Thursday, September 09, 2004

Peoria Is Not Fashion Hell. Not Even Fashion Purgatory.

Eyebrows does not wear prairie skirts. Eyebrows has consistently refused to give in to platform clogs, slides, and sneakers. Eyebrows skipped the cigarette pants revival, contending that such slim pants only look good on ultra-thin women like Audrey Hepburn, who suffered malnutrition as a teenager as part of the Dutch underground during World War II and could never thereafter gain weight. Eyebrows certainly does not wear, as the fashionista e-mail "Daily Candy" suggested today, "butterfly belly chains" which, according to Daily Candy, earns you "a one-way express ticket to fashion Peoria."

Daily Candy should be so lucky.

Eyebrows has a problem. She buys things that she finds unique and unusual ... only to discover, two months or six months or a year later, that they're on the "must-have" pages of every
fashion magazine. She picked up a wool-cashmere cape in London and wore it for two years before it became the "it" accessory ... and, of course, subsequently went out of style and was as over as hypercolor T-shirts. She ordered funky patterned tights online (once again, from London) about six months before they started hitting the pages of US fashion magazines. She bought a cute pair of Caparros, and saw them the very next month as that month's "must-buy" shoe in Glamour. She made a cute skirt in a colorful "patchwork" fabric, but updated it by making it an A-line and decorating the hem with 1/2" rivets - only to see similar patterns cut into sleek skirts with rock-'n'-roll details hit the stores eight months later.

Eyebrows is glad to know that the major fashion magazines are taking their cues from her, but it hurts her that they thinks she lives in a
fashion deadzone.

Eyebrows is aware that coastal types can't be bothered to visit the midwest. She doesn't really want them to - if they visited us here once in the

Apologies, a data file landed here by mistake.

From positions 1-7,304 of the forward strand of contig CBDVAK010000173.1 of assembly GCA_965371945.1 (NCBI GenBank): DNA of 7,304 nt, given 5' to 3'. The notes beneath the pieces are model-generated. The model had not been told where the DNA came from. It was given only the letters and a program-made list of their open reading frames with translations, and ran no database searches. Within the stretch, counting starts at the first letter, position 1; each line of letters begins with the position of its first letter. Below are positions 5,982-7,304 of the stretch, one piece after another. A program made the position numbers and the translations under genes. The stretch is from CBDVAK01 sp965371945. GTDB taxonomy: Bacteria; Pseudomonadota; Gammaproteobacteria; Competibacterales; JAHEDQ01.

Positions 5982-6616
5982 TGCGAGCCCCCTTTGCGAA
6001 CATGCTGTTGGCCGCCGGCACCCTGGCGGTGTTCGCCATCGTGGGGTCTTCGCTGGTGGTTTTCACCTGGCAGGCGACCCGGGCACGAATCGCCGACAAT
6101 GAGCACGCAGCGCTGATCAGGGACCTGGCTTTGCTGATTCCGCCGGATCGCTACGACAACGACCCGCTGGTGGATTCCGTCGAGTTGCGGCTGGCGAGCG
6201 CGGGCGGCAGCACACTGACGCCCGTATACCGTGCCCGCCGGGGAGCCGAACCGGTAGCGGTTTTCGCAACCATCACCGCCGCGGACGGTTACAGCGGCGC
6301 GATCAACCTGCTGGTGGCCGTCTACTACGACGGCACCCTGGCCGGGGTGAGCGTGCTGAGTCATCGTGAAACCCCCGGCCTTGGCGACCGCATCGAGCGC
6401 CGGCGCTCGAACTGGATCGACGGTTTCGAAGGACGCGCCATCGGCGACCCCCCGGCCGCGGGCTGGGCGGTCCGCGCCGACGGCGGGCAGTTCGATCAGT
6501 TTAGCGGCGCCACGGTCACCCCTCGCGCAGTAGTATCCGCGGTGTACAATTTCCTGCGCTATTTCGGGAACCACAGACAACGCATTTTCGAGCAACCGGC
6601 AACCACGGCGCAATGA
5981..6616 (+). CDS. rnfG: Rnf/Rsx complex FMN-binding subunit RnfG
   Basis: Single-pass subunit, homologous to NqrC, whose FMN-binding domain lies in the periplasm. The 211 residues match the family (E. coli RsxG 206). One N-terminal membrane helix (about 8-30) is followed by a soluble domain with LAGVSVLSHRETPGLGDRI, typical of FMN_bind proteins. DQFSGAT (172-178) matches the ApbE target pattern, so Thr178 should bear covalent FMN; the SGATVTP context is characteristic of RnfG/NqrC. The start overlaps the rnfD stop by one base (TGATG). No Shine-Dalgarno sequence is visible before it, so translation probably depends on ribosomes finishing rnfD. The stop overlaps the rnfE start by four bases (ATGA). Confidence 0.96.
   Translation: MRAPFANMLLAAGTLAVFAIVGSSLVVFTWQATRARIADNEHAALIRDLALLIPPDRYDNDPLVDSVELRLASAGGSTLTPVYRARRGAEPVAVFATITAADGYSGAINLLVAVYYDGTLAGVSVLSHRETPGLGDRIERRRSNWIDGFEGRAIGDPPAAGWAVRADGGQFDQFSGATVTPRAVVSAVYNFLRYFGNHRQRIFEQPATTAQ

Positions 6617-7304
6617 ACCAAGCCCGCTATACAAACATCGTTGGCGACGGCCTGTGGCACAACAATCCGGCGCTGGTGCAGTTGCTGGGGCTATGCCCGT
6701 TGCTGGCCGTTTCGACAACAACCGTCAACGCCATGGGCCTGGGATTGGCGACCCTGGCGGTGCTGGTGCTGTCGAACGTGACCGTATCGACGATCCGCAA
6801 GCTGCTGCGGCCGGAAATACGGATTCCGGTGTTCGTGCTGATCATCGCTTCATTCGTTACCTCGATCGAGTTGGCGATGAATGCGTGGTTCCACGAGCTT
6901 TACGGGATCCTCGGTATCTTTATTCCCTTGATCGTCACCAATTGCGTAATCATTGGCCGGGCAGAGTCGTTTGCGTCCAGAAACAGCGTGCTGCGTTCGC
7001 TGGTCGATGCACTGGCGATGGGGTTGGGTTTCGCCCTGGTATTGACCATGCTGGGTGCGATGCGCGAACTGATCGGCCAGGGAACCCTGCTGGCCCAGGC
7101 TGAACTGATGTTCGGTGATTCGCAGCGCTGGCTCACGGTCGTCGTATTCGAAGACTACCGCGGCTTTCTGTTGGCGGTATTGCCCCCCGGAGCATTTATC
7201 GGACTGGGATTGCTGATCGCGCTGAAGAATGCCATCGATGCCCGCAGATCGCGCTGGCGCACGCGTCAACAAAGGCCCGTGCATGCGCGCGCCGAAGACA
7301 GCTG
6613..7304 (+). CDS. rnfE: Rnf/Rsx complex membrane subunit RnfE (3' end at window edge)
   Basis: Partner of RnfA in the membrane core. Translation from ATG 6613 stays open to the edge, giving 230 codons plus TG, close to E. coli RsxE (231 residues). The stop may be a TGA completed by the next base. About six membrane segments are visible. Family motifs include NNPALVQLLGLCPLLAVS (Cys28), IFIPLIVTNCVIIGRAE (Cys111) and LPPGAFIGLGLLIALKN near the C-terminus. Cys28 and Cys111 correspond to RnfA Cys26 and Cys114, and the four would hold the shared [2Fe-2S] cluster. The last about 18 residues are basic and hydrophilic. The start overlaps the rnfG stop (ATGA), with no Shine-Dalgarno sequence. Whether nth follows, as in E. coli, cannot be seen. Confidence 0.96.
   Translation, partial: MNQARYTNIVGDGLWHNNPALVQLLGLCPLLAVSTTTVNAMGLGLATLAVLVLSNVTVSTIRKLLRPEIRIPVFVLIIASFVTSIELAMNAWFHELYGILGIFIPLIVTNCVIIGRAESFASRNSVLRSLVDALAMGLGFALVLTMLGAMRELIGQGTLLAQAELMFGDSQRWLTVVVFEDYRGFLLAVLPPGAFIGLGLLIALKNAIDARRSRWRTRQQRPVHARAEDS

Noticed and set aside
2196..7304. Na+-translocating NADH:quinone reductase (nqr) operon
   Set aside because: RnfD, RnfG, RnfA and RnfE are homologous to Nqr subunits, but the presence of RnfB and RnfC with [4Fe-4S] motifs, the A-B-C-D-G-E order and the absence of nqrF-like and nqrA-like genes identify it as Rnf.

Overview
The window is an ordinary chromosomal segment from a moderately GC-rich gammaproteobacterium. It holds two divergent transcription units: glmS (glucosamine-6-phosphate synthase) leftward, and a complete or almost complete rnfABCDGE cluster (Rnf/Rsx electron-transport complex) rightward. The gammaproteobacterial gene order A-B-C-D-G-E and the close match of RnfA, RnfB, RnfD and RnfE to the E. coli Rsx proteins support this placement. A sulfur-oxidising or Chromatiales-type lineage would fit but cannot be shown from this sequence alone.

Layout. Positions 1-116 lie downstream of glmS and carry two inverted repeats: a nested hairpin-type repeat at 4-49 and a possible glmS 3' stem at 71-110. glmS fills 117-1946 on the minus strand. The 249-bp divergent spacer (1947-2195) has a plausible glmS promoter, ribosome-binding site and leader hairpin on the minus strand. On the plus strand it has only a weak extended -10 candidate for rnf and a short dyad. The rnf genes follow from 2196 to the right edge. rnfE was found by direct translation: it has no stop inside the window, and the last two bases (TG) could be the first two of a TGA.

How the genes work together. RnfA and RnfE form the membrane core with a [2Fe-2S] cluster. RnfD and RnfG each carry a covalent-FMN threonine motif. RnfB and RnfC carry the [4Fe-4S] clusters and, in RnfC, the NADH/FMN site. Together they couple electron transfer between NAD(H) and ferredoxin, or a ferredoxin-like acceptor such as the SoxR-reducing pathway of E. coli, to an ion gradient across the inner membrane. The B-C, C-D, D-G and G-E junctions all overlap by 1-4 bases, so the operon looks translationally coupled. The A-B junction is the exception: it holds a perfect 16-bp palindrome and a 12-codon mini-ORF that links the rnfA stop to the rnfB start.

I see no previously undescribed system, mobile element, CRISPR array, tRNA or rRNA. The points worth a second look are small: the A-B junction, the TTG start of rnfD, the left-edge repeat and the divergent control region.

heartland, they'd move here and ruin it for the rest of us. All the same, it bothers Eyebrows when her homeland is treated in the national press as a land of rubes, hicks, and mysterious "farmers" who milk "cows" and somehow form this old-fashioned "heart and soul" of America. The Washington Post sends reporters on fact-finding missions to the midwest during election cycles, to see what the "average American" is thinking. These reports inevitably take on a tone that, if applied to a third-world nation, would be decried as racist or neo-imperialist. This is apparently the kind of thing that "plays in the Beltway" - the mocking of us everyday Americans as simplistic rubes - which tells you a lot about what's wrong with our country.

It's little wonder that Chicago has a
second-city complex, when legions of New Yorkers and Los Angelinos can't find it on a map. Eyebrows cannot count the number of times that coastal types have insisted to her that there are no beaches in Chicago, despite her repeated insistence that "there's a lake that you can see from SPACE! With waves! And tides! You know, one of the really big ones in the middle of the country that contain more than 20% of the world's fresh water, you thirsty bastards???" Incidentally, the number one comment Eyebrows hears from coastal folks seeing Lake Michigan for the first time is, "Wow, it's really big! I couldn't see the other side!" (duh.)

It's even worse for those of us living elsewhere in the midwest, in Peoria and Rockford and South Bend and Milwaukee and Grand Haven and Des Moines and